There were two distinct phases in the Associated life at Brook Farm. The first was inaugurated by the pioneers, who introduced a school, and combined it with farm and household labors. The second phase began with an attempt to introduce methods of social science and to add mechanical and other industries to those already commenced. These different phases have been called the Transcendental and the Industrial periods.
reaching was good, but more than preaching was wanted--the Christian life; could it not be commenced? Could they not educate the young in practical duties as well as in books, and by their own good example so surround them that the interior life could be awakened--the soul's inward goodness and the power to discern the true destiny of man?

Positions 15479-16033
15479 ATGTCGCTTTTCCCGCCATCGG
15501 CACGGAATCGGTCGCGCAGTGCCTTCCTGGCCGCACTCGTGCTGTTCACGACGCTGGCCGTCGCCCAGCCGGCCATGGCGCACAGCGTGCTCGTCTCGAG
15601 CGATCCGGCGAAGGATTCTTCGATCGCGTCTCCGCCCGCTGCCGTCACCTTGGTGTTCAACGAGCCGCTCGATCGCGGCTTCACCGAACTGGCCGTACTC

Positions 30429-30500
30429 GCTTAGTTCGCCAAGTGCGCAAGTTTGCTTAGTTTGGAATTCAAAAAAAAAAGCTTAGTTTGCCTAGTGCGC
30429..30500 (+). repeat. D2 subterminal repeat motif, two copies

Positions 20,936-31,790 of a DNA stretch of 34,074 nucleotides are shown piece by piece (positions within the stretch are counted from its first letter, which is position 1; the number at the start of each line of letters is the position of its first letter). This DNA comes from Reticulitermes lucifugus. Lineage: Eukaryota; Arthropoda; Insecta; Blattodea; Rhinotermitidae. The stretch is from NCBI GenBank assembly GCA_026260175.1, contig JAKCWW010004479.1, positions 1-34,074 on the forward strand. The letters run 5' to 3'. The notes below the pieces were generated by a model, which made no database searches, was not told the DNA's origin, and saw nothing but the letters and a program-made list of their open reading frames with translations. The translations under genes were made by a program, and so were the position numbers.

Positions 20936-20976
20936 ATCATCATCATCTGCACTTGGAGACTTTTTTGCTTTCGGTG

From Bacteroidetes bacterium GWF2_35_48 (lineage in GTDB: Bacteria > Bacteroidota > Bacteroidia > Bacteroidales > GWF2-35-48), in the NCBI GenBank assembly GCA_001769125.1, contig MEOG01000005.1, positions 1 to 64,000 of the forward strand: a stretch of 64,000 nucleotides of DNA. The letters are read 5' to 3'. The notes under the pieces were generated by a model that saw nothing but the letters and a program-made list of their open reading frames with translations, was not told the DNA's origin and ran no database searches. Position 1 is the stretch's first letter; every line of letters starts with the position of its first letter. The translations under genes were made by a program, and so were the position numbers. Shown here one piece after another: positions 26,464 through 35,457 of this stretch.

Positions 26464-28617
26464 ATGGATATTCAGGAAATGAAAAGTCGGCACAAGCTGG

Encouraged by the sympathy of his wife, sister and a few earnest spirits, Mr. Ripley started on his project. He was in his fortieth year. He was neither too young nor too old. A few years of life he could possibly spare for the experiment. He would then be only in his prime. He had no children to embarrass his movements. He could give all his strength of body and mind to it. He loved the country life. It was to be the fulfilling of what he had preached so long and what is, alas, still preached to-day with not much attempt to realize it--the Christian life. People would laugh at him! I doubt if that gave him one disturbing thought. It was right; as it was rig
I enjoyed the book. It gave a good insight into the lives of a small group of people in the mid 1800's who wanted to live in a commune of subsistance farming. It was a grand experiment to see if they as a group could live independant from the outside world and survive, and not just survive, but thrive. It was an experimental Religous commune. It lasted for a few years, with good times and bad times.